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1 hour ago, pzabbythesecond said:

am closed to the idea of corporate law. It's simply not my passion, and I'm not in law for the money. I could have made more money with my undergrad.

Then I wouldn't take a corporate law articling position. 

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Posted (edited)

I'm going to go out on a limb and assume that you're more interested in the personal services areas of law or government, in which case, accepting a Biglaw job with no intention of being a corporate lawyer may not be the best idea here. 

Did you apply to litigation boutiques and the Crown/DOJ? There are lots of opportunities to article with the MAG as well.

Edited by Simbaa
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2 minutes ago, Simbaa said:

I'm going to go out on a limb and assume that you're more interested in the personal services areas of law or government, in which case, accepting a Biglaw job with no intention of being a corporate lawyer may not be the best idea here. 

Did you apply to litigation boutiques and the Crown/DOJ?

I've applied around fairly broadly. I won't specify where, but it includes government.

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Congrats on the position. I would take it if I were you. The work you put in now to develop your reputation will give you the freedom to pick and choose what you do later. Make no mistake, the sort of training you will receive will help you throughout your career in any area of law, and make you marketable to future employers and clients.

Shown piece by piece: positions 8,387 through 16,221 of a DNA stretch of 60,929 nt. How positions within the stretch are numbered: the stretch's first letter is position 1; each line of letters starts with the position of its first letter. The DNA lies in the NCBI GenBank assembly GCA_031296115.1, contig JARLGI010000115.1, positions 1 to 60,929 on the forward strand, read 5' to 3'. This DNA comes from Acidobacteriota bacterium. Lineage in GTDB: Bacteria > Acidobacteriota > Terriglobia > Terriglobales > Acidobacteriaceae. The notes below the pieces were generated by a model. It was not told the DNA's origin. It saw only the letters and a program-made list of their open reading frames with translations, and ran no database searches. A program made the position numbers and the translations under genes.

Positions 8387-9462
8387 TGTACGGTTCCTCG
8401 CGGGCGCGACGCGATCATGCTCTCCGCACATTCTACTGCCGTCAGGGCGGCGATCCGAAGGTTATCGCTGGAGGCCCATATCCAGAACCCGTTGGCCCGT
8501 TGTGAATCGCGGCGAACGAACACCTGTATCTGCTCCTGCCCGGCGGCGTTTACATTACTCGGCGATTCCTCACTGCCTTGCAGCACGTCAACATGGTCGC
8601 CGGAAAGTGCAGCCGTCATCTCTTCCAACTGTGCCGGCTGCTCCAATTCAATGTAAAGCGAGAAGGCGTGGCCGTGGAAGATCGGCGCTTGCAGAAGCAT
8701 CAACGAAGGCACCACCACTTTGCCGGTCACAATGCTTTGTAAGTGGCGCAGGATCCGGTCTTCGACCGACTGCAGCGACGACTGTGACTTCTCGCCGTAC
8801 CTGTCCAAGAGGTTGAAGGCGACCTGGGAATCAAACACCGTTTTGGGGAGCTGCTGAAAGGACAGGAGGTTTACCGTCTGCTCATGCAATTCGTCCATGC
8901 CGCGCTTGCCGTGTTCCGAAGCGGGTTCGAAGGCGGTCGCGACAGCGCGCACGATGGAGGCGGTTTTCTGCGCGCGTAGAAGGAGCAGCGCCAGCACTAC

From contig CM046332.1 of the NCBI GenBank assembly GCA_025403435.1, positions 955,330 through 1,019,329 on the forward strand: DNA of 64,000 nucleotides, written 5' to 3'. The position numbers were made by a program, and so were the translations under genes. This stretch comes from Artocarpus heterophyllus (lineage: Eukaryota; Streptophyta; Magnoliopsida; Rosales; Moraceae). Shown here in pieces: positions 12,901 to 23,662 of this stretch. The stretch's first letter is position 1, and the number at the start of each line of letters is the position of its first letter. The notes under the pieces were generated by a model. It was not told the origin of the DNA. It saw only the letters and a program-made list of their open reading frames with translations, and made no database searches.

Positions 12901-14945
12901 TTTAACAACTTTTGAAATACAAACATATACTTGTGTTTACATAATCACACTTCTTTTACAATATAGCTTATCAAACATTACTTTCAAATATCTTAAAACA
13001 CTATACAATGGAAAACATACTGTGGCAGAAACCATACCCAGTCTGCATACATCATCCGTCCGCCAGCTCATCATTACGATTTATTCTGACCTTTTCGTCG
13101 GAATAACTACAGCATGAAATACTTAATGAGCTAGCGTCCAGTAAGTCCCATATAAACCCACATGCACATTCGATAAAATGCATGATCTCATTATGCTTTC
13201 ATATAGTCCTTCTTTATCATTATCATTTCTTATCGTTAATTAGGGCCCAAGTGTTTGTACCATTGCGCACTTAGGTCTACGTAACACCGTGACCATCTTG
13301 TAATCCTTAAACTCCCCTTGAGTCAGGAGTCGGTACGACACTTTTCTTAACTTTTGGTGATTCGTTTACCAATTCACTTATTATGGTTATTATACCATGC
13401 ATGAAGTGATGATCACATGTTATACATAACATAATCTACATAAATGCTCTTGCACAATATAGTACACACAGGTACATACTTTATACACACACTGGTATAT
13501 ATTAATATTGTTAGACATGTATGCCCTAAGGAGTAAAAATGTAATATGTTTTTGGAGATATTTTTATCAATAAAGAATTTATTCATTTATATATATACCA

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I don't think rolling the dice on the summer Toronto articling recruit is that big of a gamble. There are lots of interesting positions available. If you're pretty sure you don't want to be doing corporate law in Montreal long term, it doesn't make a lot of sense spending three years doing exactly that.

Other than the money, it doesn't sound like it has any other aspects that actually make it your "dream job". And you said you're not in it for the money.

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15 minutes ago, leafs_law said:

Congrats on the position. I would take it if I were you. The work you put in now to develop your reputation will give you the freedom to pick and choose what you do later. Make no mistake, the sort of training you will receive will help you throughout your career in any area of law, and make you marketable to future employers and clients. 

Thanks.

Does that reputation factor still weigh as heavily considering it's not in the market I want to work in? And to make matters worse, it's in a civil law jurisdiction (as opposed to common law).

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57 minutes ago, pzabbythesecond said:

Thanks.

Does that reputation factor still weigh as heavily considering it's not in the market I want to work in? And to make matters worse, it's in a civil law jurisdiction (as opposed to common law).

Yeah, I’m not sure. Hopefully someone who has done Quebec to Ontario can chime in. If the firm has national recognition, the reputation will help. I’d say just don’t take any risks where it might end up you don’t have an articling job at all - that would be a nightmare. 

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5 minutes ago, Diplock said: